iPad Air 2: The story so far...
The firm sent out invites to the event, which featured the phrase "it's been way too long" as its tagline at the end of September.
This development will hardly come as a surprise to some, given that Apple traditionally showcases the latest additions to its tablet range in October, in order to capitalise on the potential for Christmas holiday sales.
As well as a new iPad, the event is also widely expected to be used by Apple to showcase its new Retina Display iMac, and mark the official release of its OS X Yosemite desktop operating system.
Below is a list of everything we knew about the iPad Air 2 in the run up to the event. Feel free to double-check it against what was actually announced to see how much of the rumour and speculation surrounding the device came true.
Rumours that a larger 12.9-inch iPad Pro could be released at some point in 2015 have also been circulating for a while (via Techie News), with speculated stats including a A8X chip for enhanced performance and graphics that are in line with what the iPhone 6 and iPhone 6 Plus currently offer.
KGI analyst Ming-Chi Kuo, a source with plenty of credibility accrued from accurate past predictions and leaks, previously suggested that the iPad Air 2 could be set for a September launch this time around.
According to the source, the iPad Air 2 will have "anti-reflective coating for the cover lens, full lamination for the touch panel, a gold-coloured metal casing, an A8 processor, Touch ID/fingerprint recognition and an 8-megapixel rear camera."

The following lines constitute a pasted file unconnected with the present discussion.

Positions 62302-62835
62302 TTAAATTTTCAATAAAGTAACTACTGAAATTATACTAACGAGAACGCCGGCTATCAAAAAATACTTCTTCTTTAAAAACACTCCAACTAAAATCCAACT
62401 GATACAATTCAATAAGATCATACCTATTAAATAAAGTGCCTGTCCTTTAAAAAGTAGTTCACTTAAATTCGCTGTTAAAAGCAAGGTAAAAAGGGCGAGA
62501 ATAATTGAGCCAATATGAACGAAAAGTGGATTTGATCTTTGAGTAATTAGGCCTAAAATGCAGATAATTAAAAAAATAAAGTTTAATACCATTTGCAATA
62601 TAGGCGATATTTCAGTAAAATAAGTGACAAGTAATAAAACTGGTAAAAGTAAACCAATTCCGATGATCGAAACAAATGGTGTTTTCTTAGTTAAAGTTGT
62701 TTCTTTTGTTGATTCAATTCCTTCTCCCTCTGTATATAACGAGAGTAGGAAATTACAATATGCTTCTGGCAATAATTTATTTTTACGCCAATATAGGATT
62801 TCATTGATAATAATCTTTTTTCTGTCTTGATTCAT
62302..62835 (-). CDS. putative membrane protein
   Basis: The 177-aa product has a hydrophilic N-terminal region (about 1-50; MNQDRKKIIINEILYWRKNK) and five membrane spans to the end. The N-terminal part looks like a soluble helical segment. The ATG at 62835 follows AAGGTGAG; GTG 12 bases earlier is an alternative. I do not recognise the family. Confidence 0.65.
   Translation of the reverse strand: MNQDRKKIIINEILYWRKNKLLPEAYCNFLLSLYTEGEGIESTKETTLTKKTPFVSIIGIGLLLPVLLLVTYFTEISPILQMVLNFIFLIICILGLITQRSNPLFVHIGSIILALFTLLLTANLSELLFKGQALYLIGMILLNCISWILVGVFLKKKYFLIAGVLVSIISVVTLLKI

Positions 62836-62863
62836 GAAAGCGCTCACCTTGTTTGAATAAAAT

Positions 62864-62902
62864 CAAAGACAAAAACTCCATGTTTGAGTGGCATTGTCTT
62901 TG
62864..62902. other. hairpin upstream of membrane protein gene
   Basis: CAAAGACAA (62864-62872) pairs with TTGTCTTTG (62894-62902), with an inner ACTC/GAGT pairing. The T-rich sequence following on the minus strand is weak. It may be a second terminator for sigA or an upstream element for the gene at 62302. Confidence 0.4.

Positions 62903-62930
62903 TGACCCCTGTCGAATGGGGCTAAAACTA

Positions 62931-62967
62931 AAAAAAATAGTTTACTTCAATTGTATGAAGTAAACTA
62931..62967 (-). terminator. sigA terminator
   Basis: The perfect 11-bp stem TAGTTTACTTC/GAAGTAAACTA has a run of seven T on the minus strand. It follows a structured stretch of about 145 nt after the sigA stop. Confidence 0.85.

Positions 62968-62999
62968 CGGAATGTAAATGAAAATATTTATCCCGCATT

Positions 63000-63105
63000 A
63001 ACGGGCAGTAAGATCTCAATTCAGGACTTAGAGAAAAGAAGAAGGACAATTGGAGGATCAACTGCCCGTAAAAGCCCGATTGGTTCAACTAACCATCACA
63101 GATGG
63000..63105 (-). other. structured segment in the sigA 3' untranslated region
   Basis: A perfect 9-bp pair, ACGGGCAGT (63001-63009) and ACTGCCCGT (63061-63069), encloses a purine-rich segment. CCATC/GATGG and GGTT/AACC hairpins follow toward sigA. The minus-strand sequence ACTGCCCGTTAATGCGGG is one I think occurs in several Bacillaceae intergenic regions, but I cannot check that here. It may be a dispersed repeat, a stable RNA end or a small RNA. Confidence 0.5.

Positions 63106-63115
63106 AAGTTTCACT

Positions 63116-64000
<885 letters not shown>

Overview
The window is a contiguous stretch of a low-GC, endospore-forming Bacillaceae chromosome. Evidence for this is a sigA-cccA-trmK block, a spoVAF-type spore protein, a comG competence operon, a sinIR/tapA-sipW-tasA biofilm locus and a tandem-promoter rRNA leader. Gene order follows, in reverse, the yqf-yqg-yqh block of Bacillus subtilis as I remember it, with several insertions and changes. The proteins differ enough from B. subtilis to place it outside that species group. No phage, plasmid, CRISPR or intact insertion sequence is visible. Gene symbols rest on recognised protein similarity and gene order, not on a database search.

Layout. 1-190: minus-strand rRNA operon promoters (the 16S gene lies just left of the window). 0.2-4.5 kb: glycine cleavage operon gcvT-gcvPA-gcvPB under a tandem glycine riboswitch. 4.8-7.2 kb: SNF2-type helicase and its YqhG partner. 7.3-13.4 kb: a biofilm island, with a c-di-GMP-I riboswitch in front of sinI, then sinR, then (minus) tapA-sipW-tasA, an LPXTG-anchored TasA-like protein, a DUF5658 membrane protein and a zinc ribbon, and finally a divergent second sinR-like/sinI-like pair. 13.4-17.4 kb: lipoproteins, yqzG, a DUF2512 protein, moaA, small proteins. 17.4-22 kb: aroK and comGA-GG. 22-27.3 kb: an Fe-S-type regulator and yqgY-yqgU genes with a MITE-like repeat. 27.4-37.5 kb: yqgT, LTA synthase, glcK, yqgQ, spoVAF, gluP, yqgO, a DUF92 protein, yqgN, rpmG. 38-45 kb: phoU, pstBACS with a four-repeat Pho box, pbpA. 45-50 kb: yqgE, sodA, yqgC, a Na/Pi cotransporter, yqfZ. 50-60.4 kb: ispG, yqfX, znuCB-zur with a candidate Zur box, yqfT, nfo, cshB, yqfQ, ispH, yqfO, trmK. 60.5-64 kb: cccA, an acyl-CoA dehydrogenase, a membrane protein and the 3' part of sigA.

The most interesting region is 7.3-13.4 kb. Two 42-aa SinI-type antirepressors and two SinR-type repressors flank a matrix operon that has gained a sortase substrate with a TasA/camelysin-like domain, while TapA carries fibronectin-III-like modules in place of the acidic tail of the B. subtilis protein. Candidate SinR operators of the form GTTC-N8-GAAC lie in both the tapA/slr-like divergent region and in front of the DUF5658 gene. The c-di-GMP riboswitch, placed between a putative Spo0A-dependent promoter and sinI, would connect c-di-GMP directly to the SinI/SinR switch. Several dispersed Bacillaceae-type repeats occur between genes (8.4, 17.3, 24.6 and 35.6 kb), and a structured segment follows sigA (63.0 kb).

The 9.7-inch tablet is rumoured to be getting a 2GB RAM boost, with the Touch ID home button first featured on the iPhone 5s and split-screen capability. Other reports also have it slimmed down when compared to the previous generation iPad Air.
The current iPad Air ships with only 1GB RAM, which is much lower than that on various Android devices, so the 2GB RAM boost will help Apple to keep up with the mounting competition.
It also makes sense when considering the increased demands on the hardware brought about by different iOS 8 features, such as split-screen functionality.
It has been heavily suggested the new iPad will feature a daylight-friendly, anti-reflective display, making it easier to read from in natural light.
Release date availability
Meanwhile, Ming-Chi Kuo (via Mac Rumours) has also now claimed in a report that supply of the iPad Air 2 is likely to be limited, saying: "Of the new products, we think the market will be more interested in iPad Air 2, as the poor yield rate of anti-reflective coating cover lens has delayed mass production, we estimate 2014 shipments of iPad Air 2 of 7-9mn units, lower than the 12mn units of the then-new iPad Air shipments in 2013.
"We thus expect iPad Air 2 to contribute less to the supply chain than iPad did last year. We also don't expect the event to boost supply chain shares much."
Back in 2013, Business Insider posted alleged images of the new iPad Air, complete with its rumoured metal gold casing.